Health officials need to genetically sequence test samples to see whether it’s the regular virus or a variant, and not everyone’s sample will get screened. It’s safe to assume that, whatever the official variant tallies are in your province, the real numbers are higher. But for your purposes, it doesn’t matter whether you contract a variant or not: Act as though you’re highly contagious, and that you have been since before your symptoms appeared (remember, COVID-19 can be spread asymptomatically). Self-isolate for two weeks. If you have the COVID Alert app, use it to report your test result so others who may have been exposed to you will know to take precautions.
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And in early March, Dr. Kurji told The Globe and Mail that new and more contagious variants of the virus were not spreading as fast as anticipated. While cases would likely rise again, he said that he didn’t believe York would see the “explosive growth” of a third wave.
It didn’t work out that way. Ontario registered 4,227 new infections on Friday, with York Region responsible for 532 cases – well past the area’s January high-water mark in the second wave. The province’s hospitals warned that intensive-care units were reaching a breaking point.
In an interview on Friday, Dr. Kurji said that in March he believed the vaccine rollout would head off any major increase in cases – but that a lack of supply slowed progress.
“I agree we are definitely in the third wave,” he said. “But when we were looking at the data at that time, I wasn’t that convinced that we were going to get into a third wave. And I’ve always found that predicting anything seems to be really difficult.”
Dr. Kurji says he supports the province’s new stay-at-home order, which has shut restaurants and non-essential retail to in-person customers for four weeks. Similar measures appeared to work at the height of the second wave in January, he said.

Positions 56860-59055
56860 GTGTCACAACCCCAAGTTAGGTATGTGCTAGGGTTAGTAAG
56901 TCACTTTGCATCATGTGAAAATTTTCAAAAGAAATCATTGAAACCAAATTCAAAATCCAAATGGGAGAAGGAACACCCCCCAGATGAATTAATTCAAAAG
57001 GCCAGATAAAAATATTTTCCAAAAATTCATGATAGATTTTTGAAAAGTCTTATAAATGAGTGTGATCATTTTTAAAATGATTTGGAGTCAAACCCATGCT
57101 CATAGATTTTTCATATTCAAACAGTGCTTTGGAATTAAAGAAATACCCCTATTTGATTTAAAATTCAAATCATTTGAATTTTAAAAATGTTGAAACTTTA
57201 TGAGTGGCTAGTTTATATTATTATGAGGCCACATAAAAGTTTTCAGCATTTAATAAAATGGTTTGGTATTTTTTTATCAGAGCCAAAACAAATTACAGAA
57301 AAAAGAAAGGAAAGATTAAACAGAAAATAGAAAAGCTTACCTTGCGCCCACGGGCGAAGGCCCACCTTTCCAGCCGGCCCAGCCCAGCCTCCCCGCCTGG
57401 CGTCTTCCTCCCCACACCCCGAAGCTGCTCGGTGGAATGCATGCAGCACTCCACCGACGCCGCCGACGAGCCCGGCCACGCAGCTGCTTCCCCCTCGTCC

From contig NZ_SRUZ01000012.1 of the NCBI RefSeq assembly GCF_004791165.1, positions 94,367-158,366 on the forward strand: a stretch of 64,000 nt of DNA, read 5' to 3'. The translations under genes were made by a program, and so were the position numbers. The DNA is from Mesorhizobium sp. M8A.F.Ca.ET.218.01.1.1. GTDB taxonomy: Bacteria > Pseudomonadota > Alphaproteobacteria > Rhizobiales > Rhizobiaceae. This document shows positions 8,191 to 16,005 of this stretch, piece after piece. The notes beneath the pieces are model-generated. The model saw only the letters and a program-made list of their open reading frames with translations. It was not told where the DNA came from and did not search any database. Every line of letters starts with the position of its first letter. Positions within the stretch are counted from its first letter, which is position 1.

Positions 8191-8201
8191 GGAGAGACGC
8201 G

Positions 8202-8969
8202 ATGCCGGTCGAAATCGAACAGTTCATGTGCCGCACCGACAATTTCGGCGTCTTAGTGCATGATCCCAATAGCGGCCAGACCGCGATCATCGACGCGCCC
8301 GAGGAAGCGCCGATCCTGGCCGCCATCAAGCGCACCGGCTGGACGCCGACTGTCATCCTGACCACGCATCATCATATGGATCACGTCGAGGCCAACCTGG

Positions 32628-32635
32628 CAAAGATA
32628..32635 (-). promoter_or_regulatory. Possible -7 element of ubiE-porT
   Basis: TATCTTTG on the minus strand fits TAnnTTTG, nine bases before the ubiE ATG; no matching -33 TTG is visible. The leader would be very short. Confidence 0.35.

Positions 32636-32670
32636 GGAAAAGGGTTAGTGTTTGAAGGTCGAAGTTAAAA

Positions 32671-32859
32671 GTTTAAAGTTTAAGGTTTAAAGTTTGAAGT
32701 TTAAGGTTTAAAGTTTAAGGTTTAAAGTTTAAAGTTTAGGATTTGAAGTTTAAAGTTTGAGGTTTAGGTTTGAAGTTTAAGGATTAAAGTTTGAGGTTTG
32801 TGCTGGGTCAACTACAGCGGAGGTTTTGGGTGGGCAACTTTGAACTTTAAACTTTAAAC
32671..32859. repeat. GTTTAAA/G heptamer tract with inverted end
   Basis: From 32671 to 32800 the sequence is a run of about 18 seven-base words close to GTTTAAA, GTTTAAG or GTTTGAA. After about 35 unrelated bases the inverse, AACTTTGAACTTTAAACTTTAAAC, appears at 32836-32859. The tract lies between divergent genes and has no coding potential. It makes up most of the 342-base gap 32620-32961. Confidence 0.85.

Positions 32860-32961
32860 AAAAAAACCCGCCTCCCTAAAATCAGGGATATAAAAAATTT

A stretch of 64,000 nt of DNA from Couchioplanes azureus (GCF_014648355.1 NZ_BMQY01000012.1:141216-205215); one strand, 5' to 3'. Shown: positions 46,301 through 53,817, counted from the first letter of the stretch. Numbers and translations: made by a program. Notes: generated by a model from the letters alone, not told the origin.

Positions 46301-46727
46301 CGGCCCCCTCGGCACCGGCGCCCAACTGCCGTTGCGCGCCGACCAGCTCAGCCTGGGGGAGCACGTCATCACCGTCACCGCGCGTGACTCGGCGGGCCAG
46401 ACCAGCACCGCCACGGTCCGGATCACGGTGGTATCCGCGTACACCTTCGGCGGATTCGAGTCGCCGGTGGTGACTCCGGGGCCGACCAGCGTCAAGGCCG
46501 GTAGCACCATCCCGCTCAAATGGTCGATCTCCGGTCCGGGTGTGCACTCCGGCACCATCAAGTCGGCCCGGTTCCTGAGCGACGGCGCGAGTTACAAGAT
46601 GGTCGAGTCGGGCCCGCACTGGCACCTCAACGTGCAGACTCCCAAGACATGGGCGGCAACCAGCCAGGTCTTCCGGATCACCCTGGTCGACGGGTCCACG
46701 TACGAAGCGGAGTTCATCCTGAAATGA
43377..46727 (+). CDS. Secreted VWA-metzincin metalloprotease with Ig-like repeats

But he also said that he remains skeptical of the effect of the province’s system of colour-coded lockdown levels. He says the epidemic curves in Toronto and Peel, which had tougher restrictions in the grey or “lockdown zone,” were not much different than York’s, which had stayed in the less-restrictive red zone. His strategy was to instead vigorously enforce pandemic rules and launch inspection blitzes of businesses.
Dr. Kurji said there are reasons for optimism, with the new focus on vaccinating younger people in community hot spots. In York Region, he said, the new variants appear to have plateaued at 50 to 60 per cent of infections, and the time they take to double has increased to 12 days, meaning they are moving more slowly. It’s different than in the rest of the province, he said, where the variants are doubling every nine days.
He said the new vaccination push should start to make a dent in case counts within two to four weeks. Part of the problem, he said, was that vaccinations so far have focused on older people, while younger people have been transmitting the new variants.
“We had to move from what I like to call a defensive strategy, to protect older and vulnerable folks, to the offensive strategy, which is really trying to put out the fires that are raging,” Dr. Kurji said.
Starting on Monday, mobile teams will begin vaccinating workers aged 18 and up at 14 targeted manufacturing plants in York Region, which were chosen based on outbreak data. Dr. Kurji said many of the employees who will get the shot actually live in Toronto or Peel. Vaccinations at clinics in York Region for those living in certain hot spots and aged 45 to 59 are already under way.
He acknowledged that York Region’s hospitals were under immense stress, and have been accepting overflow patients from other areas, including Toronto and Peel. But he said the number of admissions for cases actually originating in York Region was holding steady, and the percentage of York Region residents ending up in ICUs had declined.